ROME — Women fill the role of passing on the “gift of faith” to subsequent generations, Pope Francis said, referring not just to mother and grandmothers, but also “it could even be a housekeeper, it could be an aunt.”

Reflecting on the Letter of St. Paul to Timothy in the New Testament, the pope emphasized that the apostle reminded the disciple that his “sincere faith” comes from the Holy Spirit, “through his mother and grandmother.”

Francis then said that faith is a gift of the Holy Spirit that is impossible to study.

“We study the things of faith, yes, to understand it better, but with study [alone] one never comes to faith,” he said.

Moreover, said Francis, faith is a gift that passes from generation to generation through the “beautiful work of mothers and grandmothers, the fine work of the women who play those roles.”

Pope Francis’ comments came Monday during his daily Mass at Santa Marta, the residence inside Vatican grounds where he has lived since the beginning of his pontificate.

“Why is it that women are often the ones to pass on the faith?” Francis asked. “Simply because the one that brought us Jesus is a woman. He wanted to have a mother: the gift of faith comes through women, as Jesus comes through Mary.”

But, said the pope, “We need in our own day to consider whether women really are aware of the duty they have to transmit the faith.”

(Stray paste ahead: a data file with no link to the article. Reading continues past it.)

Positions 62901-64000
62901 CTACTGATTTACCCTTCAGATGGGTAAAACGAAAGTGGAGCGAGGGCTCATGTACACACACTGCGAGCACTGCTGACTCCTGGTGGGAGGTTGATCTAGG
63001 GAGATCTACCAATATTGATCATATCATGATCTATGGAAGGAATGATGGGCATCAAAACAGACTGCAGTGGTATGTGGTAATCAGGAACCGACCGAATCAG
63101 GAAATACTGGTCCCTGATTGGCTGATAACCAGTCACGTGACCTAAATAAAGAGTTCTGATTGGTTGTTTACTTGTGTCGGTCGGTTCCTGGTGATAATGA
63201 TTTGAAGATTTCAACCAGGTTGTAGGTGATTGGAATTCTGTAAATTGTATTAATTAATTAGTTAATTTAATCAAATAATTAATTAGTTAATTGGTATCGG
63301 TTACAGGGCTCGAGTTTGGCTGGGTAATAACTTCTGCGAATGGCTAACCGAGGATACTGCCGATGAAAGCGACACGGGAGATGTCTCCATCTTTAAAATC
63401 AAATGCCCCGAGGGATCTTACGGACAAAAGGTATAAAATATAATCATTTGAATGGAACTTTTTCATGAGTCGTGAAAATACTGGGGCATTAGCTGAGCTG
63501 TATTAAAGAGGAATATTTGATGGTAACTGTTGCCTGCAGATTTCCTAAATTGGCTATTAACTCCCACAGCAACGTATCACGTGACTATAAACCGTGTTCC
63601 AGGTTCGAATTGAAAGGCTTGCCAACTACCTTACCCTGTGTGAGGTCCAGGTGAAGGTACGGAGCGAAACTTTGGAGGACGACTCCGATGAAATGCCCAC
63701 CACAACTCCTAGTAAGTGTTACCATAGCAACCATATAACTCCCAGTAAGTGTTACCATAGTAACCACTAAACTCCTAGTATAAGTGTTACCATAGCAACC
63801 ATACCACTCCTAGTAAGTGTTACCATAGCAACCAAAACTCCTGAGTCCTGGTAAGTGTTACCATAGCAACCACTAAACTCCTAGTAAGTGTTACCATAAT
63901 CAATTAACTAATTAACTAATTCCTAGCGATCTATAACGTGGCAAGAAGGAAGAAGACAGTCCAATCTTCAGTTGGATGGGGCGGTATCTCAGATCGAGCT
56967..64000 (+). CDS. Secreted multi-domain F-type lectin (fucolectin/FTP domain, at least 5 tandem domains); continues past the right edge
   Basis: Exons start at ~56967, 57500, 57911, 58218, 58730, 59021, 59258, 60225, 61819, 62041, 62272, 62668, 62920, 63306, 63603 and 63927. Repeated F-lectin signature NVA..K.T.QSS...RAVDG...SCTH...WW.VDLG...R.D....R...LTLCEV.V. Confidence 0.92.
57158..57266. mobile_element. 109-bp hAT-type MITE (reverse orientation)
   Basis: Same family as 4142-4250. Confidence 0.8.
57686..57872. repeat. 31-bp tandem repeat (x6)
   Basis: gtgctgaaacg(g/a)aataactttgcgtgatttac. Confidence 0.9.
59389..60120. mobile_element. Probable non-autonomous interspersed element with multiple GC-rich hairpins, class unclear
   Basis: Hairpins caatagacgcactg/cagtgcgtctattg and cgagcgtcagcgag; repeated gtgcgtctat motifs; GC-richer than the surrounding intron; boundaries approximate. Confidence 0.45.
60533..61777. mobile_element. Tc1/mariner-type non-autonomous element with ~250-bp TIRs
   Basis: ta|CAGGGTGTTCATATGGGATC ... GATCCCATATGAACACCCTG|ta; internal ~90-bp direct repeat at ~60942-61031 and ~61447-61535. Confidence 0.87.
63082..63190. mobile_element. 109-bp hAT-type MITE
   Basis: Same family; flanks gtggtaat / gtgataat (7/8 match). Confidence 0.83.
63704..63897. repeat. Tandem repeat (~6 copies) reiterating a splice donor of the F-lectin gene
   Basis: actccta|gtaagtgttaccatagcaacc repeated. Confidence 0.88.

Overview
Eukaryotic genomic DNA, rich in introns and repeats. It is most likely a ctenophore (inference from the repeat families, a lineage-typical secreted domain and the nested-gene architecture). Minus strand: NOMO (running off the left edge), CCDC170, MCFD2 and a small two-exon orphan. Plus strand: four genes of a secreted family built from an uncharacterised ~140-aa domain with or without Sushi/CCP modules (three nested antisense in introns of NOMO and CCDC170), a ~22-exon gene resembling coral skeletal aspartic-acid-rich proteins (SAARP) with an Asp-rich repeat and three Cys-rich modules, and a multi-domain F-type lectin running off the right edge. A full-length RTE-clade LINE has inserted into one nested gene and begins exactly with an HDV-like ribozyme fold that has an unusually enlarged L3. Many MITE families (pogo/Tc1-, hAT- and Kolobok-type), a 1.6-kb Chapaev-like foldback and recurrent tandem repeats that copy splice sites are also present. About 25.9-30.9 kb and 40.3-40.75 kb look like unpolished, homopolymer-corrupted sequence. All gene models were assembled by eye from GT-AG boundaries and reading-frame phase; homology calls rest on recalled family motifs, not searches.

The pope also warned against those who allow their faith to be diluted by not “cherishing and nurturing it every day.” To them, Francis said, faith ends up being a culture or a gnosis.

But, the pope questioned, “how do you live your faith?” According to Francis, it shouldn’t be something negotiable, reshaped depending on the situation, nor something to be lived timidly or with shame.

According to Francis, “ ‘[Some say] yes, I have faith, but I cover it up, so that it’s not seen too much’. It’s a little bit here, a little bit there — it is, as our forebears called it, a “rosewater” faith — because I am ashamed to live it powerfully.”

Pope Francis has spoken often about his desire to see greater roles for women, both in society and in the Church.

During his Jan. 12-19 trip to Sri Lanka and the Philippines, for instance, the pontiff demanded greater attention to women’s voices, saying “sometimes we’re too chauvinistic” and “we don’t allow room for women.”